“He’s very pretty. He looks so familiar,” Lucretia muttered walking away looking at the photo while navigating the boardwalk with Jason at her side; his hand on the small of her back. Her expensive clothes—a grey pencil skirt hugged her thighs; a white silk shirt ruffled softly with the wind—made her elegance fluid, natural, and effortless. Her long wavy hair with red highlights shimmered black in the sun. Several eyed her; a few may have even recognized her—most in awe.
Layne wondered when the temptation for Jason would be too much for Lucretia to check. Would she be able to curb that impulse or follow it willingly?
She sat back down and motioned a waiter over. “May I have a menu please?”
While checking out the man behind the flare, she feigned looking at that menu.
He sat outside on the veranda a few businesses down. His hair, a surfer blond—gradations of dark and light merged in a bedhead of chaos almost smooth; not quite though. His body reeked of tone and sand and all things solid and reckless. She flagged him from where he sat. He was tempting. So tempting. Dressed casually in indigo blue jeans and a cobalt blue tee, he attracted some admirers from a few of the men and women, even the androgynous staff that served him. His smile and affection genuine but ultimately absent. His focus elsewhere.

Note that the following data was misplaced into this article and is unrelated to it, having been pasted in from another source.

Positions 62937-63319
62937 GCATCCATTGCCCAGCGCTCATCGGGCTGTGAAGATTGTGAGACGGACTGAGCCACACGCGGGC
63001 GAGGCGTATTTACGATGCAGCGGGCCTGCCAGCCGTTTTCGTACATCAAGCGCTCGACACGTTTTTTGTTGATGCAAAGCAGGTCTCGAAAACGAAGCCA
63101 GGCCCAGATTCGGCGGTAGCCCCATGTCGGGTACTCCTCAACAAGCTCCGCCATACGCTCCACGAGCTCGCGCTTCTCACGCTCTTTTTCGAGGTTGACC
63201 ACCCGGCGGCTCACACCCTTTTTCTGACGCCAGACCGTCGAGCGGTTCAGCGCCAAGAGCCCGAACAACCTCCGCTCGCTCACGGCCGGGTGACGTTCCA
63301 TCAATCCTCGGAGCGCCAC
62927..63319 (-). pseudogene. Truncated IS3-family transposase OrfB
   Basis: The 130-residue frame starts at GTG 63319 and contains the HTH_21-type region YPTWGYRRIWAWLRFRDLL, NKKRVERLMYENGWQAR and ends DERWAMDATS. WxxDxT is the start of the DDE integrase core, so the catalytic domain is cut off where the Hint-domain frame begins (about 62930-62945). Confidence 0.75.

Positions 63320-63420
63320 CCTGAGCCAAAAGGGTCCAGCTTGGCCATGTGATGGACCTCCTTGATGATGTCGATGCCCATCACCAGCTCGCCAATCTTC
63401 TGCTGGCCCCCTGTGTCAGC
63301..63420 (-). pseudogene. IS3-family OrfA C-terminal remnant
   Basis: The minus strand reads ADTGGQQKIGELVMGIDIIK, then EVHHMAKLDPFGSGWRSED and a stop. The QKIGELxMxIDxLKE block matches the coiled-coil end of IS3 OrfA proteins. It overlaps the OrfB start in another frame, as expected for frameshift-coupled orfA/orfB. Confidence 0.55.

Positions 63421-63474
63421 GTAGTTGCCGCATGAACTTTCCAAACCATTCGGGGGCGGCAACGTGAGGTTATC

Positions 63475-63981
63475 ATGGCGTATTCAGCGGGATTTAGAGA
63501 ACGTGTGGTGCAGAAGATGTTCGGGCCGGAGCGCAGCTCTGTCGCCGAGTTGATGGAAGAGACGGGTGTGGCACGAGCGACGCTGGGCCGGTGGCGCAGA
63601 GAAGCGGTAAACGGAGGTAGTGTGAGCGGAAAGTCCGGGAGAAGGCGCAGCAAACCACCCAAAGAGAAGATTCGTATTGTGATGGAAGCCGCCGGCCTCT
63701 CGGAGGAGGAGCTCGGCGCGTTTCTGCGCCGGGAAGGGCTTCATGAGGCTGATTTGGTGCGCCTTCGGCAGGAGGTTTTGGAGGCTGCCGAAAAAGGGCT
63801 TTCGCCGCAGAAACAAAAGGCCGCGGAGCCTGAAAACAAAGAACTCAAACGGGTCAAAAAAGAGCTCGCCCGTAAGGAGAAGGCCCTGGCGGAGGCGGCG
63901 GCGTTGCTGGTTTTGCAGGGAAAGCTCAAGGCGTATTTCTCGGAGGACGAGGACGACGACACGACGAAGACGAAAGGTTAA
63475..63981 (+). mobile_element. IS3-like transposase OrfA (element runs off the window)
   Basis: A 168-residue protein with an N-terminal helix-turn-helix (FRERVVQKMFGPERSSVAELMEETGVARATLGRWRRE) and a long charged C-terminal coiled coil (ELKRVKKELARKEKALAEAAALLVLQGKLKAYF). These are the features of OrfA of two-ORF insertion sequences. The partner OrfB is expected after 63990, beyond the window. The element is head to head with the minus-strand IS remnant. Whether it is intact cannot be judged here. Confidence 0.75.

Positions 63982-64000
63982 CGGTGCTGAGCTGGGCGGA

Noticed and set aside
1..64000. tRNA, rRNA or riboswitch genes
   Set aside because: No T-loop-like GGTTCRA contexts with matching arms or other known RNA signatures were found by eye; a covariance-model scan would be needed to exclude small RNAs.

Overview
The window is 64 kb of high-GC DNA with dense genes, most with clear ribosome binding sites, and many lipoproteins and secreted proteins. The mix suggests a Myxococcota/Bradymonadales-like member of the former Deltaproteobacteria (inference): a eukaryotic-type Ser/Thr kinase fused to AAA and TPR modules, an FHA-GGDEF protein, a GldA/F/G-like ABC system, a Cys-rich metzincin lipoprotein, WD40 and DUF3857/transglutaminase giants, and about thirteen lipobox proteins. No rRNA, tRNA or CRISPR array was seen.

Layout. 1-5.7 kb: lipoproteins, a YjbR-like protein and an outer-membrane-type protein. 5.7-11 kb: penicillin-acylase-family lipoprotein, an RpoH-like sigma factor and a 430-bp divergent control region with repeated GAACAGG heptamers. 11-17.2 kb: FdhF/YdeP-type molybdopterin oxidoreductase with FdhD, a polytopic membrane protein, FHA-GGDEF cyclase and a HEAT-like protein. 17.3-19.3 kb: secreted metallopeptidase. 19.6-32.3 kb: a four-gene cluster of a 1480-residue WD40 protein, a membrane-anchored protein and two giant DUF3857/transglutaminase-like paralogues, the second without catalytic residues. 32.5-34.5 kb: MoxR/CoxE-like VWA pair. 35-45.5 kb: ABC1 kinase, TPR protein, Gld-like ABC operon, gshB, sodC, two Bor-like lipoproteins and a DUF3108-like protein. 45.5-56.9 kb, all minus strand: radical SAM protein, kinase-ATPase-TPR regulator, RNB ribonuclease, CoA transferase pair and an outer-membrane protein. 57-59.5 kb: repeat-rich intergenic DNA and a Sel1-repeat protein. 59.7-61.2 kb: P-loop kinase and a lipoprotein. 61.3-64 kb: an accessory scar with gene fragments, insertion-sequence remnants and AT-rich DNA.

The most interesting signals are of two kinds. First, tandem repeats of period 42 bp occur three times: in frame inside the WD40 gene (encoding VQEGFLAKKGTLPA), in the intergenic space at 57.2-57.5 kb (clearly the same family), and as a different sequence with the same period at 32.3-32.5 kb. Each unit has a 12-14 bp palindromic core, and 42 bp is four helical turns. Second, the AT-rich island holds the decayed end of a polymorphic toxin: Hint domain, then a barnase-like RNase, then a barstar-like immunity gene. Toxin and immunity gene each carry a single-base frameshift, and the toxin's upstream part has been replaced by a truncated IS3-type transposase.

“Brother,” she mumbled, irked by the pull.
“Do you know what you want?” The waiter asked.
“Yes, but it’s not on the menu,” she replied eyeing the source of her concern and root of an itch growing.
“I beg your pardon?” The waiter asked puzzled.
“Do you have gluten-free buns?”
“I love Miami. I want the Cuban veggie black bean burger, tomatoes, lettuce, onions, and bring me a double-side of spicy-mayo and regular mustard.”
“Sweet potato fries?”
“Yes. Thank you.” She handed the waiter the menu hesitating briefly when she saw the man behind the flare approaching her table. He sat down in the seat exited by Lucretia minutes earlier.
Layne didn’t bother covering her amusement.
“Bring me a chicken Caesar salad, no croutons or anchovies and…what are you drinking? Is that tea?” He asked removing his sunglasses. His voice was like smoke—blue and grey smoke, like his eyes; his eyes that held Layne’s much too long while she gathered her wits from his boldness.
Tension suffocated the space between them. Gravitation was immediate—and disconcerting.
“Half unsweetened tea, half lemonade, with honey, no sugar,” Layne told the waiter. “Separate tab,” she said not taking her eyes from him; thankful they were still covered with sunglasses—one of the reasons she purchased them.
The waiter walked away.
“I know who you are. I know what you do,” he said and changed her life forever.
© 2020 Alex Shea/Pamela Gay Mullins